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Los Angeles (Spanish: Los Ángeles), officially the Free City of Los Angeles (Ciudad Libre de Los Ángeles) and often known by its initials L.A., is the largest of the three special cities of the Republic of California, and the most populous city in North America. Nicknamed "The City of Angels" in part because of how its name translates from the Spanish, Los Angeles is renowned for its Mediterranean climate, ethnic diversity, and sprawling metropolis. One of three special cities of California, and additionally both the largest city proper in North America and one of the world's largest cities (both by population and by area), Los Angeles is also the center of the Greater Los Angeles Area, Califoria's most populous metropolitan area with 19,941,431 residents (as of the 2018 Census). Interestingly, most city limits in California (and often across the world in general) often administer only the central business districts and nearby central suburbs, but Los Angeles is a notable exception, administering a significant part of its metropolitan area, and is home to more than an eighth of Californian residents, being one of the most ethnically diverse areas in the country, and at 1,069 square miles (2,768.7 km²), is also California's largest city by area, being slightly more than twice as extensive as Phoenix (the state capital of Arizona and the second-largest Californian city by area) and similar in size to the U.S. state of Rhode Island.
The cultural, financial, and commercial center of Southern California, Los Angeles is also one of the most substantial economic engines within the nation, with a diverse economy in a broad range of professional and cultural fields, and is also famous as the home of Hollywood, a major center of the world entertainment industry. The premier gateway for legal immigration to California, Los Angeles is a global city, exerting a significant impact upon commerce, finance, media, art, fashion, research, technology, education and entertainment.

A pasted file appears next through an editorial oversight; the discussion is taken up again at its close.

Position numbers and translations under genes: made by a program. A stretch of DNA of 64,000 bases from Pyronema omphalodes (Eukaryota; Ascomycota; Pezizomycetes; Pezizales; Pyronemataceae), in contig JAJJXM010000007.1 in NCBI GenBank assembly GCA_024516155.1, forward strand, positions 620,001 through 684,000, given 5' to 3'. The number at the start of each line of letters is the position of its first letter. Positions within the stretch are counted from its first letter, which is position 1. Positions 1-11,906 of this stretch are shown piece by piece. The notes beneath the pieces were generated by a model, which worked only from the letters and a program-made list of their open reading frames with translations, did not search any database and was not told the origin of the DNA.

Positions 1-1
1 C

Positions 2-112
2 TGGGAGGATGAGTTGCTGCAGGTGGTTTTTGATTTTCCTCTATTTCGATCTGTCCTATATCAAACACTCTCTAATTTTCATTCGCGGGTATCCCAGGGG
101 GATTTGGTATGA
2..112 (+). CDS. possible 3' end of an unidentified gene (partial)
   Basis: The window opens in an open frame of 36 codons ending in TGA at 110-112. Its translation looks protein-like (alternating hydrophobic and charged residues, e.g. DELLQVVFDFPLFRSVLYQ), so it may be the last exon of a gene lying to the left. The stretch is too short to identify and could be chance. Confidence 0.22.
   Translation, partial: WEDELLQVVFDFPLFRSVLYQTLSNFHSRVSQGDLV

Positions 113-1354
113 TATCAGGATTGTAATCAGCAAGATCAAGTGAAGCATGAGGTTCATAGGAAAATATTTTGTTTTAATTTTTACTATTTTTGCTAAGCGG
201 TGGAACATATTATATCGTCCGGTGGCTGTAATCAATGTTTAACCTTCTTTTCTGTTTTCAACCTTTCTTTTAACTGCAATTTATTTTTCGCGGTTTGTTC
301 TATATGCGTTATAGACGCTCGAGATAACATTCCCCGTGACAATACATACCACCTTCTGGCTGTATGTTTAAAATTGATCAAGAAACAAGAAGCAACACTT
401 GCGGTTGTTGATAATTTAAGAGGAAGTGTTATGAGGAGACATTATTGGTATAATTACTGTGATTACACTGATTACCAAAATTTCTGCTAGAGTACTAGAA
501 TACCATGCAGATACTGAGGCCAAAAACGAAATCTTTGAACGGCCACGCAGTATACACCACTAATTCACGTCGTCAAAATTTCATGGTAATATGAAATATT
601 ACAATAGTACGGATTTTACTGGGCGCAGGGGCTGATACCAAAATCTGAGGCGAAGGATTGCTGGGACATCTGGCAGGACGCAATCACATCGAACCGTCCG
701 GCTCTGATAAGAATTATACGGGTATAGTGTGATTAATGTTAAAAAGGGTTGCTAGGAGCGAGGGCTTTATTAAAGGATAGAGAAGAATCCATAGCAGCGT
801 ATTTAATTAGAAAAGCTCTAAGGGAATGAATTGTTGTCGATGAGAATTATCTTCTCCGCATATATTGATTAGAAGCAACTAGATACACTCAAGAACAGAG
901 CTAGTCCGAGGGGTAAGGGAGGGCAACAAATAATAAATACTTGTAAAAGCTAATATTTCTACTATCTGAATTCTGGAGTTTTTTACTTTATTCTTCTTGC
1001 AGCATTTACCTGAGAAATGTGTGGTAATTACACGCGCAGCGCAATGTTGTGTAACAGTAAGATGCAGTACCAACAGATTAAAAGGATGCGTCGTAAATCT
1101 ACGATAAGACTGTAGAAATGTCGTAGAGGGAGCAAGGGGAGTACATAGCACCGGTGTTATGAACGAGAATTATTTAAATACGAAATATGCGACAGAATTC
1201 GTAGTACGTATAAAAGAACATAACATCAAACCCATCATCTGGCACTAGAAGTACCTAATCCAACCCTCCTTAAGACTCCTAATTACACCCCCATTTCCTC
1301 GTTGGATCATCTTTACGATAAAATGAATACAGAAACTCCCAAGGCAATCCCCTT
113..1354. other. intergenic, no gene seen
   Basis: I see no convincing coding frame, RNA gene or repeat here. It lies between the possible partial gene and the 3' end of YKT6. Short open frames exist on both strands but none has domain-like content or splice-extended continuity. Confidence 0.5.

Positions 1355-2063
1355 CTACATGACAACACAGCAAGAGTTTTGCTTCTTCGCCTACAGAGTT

The area that is now Los Angeles was historically the home of the Chumash and Tongva peoples; its contemporary history begins in 1542, when Juan Rodríguez Cabrillo claimed the area for the Spanish Empire, along with the rest of the coastal regions of what would become Northern California. The city was officially founded as a pueblo on September 4, 1781 by the then-governor of the Viceroyalty of New Spain, Felipe de Neve (which, today, is commemorated in the historic district of Los Angeles Pueblo Plaza and Olvera Street, the oldest part of the city), then became part of Mexico in 1821 following the Mexican War of Independence, and in 1848, at the end of the Bear Flag Revolt and Mexican-American War, formally became part of the independent Republic of California.
The postbellum era saw the development of Los Angeles into a major trading post on the Pacific Ocean, and the settlement was formally incorporated as a city on April 4, 1850, 15 months after Alta achieved statehood. Much greater changes would come from the completion of the First Transcontinental Road from Chicago to Los Angeles in 1885, with emigrants flooded in, especially white Protestants from the American Midwest.